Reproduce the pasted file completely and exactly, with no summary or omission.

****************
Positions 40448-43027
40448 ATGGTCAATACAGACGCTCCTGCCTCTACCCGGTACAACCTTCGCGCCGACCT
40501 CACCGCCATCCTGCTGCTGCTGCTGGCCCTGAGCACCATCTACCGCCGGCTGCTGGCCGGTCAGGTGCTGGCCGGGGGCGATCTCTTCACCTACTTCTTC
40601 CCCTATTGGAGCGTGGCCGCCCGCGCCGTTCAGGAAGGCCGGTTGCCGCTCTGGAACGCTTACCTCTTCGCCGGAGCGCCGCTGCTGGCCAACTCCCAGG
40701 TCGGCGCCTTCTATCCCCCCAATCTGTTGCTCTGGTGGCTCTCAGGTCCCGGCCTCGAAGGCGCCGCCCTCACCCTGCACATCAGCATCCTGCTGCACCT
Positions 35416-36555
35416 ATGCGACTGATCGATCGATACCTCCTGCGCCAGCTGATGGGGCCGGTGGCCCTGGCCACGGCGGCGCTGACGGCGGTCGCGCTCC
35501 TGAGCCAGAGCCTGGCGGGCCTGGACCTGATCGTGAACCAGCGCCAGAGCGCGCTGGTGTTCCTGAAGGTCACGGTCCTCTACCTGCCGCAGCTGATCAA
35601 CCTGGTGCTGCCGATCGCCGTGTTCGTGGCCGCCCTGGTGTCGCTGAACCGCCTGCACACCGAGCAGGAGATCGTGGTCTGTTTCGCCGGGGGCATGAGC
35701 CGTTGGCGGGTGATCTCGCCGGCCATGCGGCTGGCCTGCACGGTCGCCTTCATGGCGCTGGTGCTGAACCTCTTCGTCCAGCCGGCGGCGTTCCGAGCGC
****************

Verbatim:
Positions 40448-43027
40448 ATGGTCAATACAGACGCTCCTGCCTCTACCCGGTACAACCTTCGCGCCGACCT
40501 CACCGCCATCCTGCTGCTGCTGCTGGCCCTGAGCACCATCTACCGCCGGCTGCTGGCCGGTCAGGTGCTGGCCGGGGGCGATCTCTTCACCTACTTCTTC
40601 CCCTATTGGAGCGTGGCCGCCCGCGCCGTTCAGGAAGGCCGGTTGCCGCTCTGGAACGCTTACCTCTTCGCCGGAGCGCCGCTGCTGGCCAACTCCCAGG
40701 TCGGCGCCTTCTATCCCCCCAATCTGTTGCTCTGGTGGCTCTCAGGTCCCGGCCTCGAAGGCGCCGCCCTCACCCTGCACATCAGCATCCTGCTGCACCT
Positions 35416-36555
35416 ATGCGACTGATCGATCGATACCTCCTGCGCCAGCTGATGGGGCCGGTGGCCCTGGCCACGGCGGCGCTGACGGCGGTCGCGCTCC
35501 TGAGCCAGAGCCTGGCGGGCCTGGACCTGATCGTGAACCAGCGCCAGAGCGCGCTGGTGTTCCTGAAGGTCACGGTCCTCTACCTGCCGCAGCTGATCAA
35601 CCTGGTGCTGCCGATCGCCGTGTTCGTGGCCGCCCTGGTGTCGCTGAACCGCCTGCACACCGAGCAGGAGATCGTGGTCTGTTTCGCCGGGGGCATGAGC
35701 CGTTGGCGGGTGATCTCGCCGGCCATGCGGCTGGCCTGCACGGTCGCCTTCATGGCGCTGGTGCTGAACCTCTTCGTCCAGCCGGCGGCGTTCCGAGCGC